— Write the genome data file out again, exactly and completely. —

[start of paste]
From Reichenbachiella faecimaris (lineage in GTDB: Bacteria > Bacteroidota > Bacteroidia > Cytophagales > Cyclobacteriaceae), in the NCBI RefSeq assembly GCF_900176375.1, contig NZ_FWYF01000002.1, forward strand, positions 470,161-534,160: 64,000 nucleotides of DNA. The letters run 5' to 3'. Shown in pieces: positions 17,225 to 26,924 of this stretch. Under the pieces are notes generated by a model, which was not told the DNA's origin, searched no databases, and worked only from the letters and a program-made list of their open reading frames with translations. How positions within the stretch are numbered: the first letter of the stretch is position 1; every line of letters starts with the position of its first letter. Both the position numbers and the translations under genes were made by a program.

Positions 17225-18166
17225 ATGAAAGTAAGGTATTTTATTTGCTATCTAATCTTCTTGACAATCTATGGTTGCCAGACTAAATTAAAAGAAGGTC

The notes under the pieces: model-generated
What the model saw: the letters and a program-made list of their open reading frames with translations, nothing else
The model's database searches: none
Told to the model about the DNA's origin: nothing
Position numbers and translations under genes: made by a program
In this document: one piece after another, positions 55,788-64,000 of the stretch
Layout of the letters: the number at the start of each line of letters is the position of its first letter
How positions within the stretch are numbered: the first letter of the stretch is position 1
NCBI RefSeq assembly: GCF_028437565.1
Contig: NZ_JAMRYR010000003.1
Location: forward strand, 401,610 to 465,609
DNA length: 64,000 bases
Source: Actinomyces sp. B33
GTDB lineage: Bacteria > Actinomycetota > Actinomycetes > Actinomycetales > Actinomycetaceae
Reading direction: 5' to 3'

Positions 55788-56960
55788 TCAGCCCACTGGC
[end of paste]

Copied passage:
From Reichenbachiella faecimaris (lineage in GTDB: Bacteria > Bacteroidota > Bacteroidia > Cytophagales > Cyclobacteriaceae), in the NCBI RefSeq assembly GCF_900176375.1, contig NZ_FWYF01000002.1, forward strand, positions 470,161-534,160: 64,000 nucleotides of DNA. The letters run 5' to 3'. Shown in pieces: positions 17,225 to 26,924 of this stretch. Under the pieces are notes generated by a model, which was not told the DNA's origin, searched no databases, and worked only from the letters and a program-made list of their open reading frames with translations. How positions within the stretch are numbered: the first letter of the stretch is position 1; every line of letters starts with the position of its first letter. Both the position numbers and the translations under genes were made by a program.

Positions 17225-18166
17225 ATGAAAGTAAGGTATTTTATTTGCTATCTAATCTTCTTGACAATCTATGGTTGCCAGACTAAATTAAAAGAAGGTC

The notes under the pieces: model-generated
What the model saw: the letters and a program-made list of their open reading frames with translations, nothing else
The model's database searches: none
Told to the model about the DNA's origin: nothing
Position numbers and translations under genes: made by a program
In this document: one piece after another, positions 55,788-64,000 of the stretch
Layout of the letters: the number at the start of each line of letters is the position of its first letter
How positions within the stretch are numbered: the first letter of the stretch is position 1
NCBI RefSeq assembly: GCF_028437565.1
Contig: NZ_JAMRYR010000003.1
Location: forward strand, 401,610 to 465,609
DNA length: 64,000 bases
Source: Actinomyces sp. B33
GTDB lineage: Bacteria > Actinomycetota > Actinomycetes > Actinomycetales > Actinomycetaceae
Reading direction: 5' to 3'

Positions 55788-56960
55788 TCAGCCCACTGGC